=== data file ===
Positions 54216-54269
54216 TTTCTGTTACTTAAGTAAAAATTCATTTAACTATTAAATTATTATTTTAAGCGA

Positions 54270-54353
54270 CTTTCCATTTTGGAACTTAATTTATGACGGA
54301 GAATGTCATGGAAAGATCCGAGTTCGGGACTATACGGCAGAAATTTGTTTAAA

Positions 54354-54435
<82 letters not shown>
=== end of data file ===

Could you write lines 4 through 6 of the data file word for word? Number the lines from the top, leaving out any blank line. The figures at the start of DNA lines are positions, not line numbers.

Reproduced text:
54270 CTTTCCATTTTGGAACTTAATTTATGACGGA
54301 GAATGTCATGGAAAGATCCGAGTTCGGGACTATACGGCAGAAATTTGTTTAAA

Positions 54354-54435